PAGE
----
Eerie footage had experts in a spin, but now the mystery surrounding a "possessed" ancient statue has been solved following a scientific investigation.
The 4,000-year-old Egyptian statue had curators at Manchester Museum puzzled after it began to mysteriously rotate in the night, despite being housed in a secure glass case.
The statue of Neb-Senu (dark stone) has been filmed spinning 180 degrees
Neb-Senu is a 10in (25cm) statuette made in about 1800 BC as a medium for the soul of an ancient Egyptian man.
Explanations for its movement ranged from mystical and magical ancient myths, curses and spirits to the object being possessed.
But, following an investigation, a far more 21st century reason has been unearthed - that the figure rotated as a result of vibrations from passing footfall and traffic.
ITV's Mystery Map, which investigates myths and mysterious stories, enlisted specialists to place sensors under the cabinet to detect vibrations, which dispelled some of the more outlandish claims.
Vibration expert Steve Gosling undertook a 24-hour test by placing a specialist three-axis sensor under the wall-mounted cabinet containing the relic, to record any vibrations present.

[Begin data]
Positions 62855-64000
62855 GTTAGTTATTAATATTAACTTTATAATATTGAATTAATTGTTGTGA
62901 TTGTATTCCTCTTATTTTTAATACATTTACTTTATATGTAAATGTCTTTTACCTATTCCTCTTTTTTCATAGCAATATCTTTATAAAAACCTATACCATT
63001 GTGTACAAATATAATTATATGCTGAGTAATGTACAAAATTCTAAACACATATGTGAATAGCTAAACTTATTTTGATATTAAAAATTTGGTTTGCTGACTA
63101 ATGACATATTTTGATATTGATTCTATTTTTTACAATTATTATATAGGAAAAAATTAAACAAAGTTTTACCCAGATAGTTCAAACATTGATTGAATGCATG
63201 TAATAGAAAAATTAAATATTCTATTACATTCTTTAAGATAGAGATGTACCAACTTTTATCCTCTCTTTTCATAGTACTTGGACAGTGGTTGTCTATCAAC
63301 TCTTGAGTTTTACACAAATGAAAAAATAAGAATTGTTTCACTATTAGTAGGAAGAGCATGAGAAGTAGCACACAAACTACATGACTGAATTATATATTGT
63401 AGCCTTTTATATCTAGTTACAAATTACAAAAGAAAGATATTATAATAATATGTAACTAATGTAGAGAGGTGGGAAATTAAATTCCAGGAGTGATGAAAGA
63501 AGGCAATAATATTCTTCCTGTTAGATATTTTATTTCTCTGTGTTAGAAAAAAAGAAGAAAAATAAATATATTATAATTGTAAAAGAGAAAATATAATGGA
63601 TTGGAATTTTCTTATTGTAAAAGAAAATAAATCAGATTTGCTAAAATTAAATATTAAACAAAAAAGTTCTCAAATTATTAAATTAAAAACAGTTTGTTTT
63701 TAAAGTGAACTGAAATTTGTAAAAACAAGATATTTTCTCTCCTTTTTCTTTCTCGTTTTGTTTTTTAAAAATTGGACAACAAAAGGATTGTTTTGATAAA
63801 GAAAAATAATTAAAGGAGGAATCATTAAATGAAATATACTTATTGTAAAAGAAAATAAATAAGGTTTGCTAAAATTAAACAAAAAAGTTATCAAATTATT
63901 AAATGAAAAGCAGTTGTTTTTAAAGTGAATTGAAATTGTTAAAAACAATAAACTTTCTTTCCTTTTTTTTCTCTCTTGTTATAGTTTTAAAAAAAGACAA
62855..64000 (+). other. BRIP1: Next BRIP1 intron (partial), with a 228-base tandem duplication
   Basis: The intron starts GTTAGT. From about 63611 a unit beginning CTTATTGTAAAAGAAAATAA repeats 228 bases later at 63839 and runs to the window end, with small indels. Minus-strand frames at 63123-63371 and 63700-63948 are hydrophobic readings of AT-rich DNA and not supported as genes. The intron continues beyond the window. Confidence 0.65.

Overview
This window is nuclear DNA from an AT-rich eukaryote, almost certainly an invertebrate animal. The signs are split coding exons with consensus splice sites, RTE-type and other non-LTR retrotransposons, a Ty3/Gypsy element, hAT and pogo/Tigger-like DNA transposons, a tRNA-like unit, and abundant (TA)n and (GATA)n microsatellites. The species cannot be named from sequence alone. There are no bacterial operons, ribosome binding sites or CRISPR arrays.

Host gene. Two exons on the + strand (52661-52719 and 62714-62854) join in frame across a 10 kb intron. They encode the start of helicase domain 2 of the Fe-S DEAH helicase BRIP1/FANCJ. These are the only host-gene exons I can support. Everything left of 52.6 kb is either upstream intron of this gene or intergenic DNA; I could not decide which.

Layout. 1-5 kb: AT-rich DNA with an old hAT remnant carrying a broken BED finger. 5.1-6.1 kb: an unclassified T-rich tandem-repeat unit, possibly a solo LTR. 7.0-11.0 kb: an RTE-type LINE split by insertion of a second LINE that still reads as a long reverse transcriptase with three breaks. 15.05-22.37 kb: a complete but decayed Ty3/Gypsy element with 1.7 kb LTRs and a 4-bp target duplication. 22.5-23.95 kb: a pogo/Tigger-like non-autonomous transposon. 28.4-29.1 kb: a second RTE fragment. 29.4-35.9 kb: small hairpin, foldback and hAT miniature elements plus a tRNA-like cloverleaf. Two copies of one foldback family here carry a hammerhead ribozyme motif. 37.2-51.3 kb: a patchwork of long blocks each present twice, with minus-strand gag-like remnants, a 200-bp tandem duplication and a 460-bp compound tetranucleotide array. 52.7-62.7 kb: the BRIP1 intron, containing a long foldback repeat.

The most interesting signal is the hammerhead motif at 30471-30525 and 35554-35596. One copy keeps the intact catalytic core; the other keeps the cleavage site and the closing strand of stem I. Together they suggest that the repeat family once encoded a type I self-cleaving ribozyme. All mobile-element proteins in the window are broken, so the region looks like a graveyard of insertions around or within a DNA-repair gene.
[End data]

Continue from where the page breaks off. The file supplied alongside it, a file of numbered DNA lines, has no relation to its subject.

Beginning the test at 6pm, he found there was a peak in vibration level which correlated with movement at this time.
Overnight the vibrations stopped and the statue stopped rotating. Movement began again at 7am the following day - at the same time the vibrations also started again.
Mr Gosling said: "The vibration is a combination of multiple sources so there's buses outside on the busy road, there's footfall activity. And it's all of those things combined."
When asked why other displays were not rotating, he added: "This statue has a convex base. There's a lump at the bottom which makes it more susceptible to vibrations than the others which have a flat base. This is conclusive."
Anna Garnett, an Egyptology curator, previously attributed the mysterious movement to "a force beyond the physical" whilst Yulan Li, a student, ascribed the motion to magic.
Professor Brian Cox previously said he thought the movement was a result of friction between the carved serpentine figure and the glass shelf.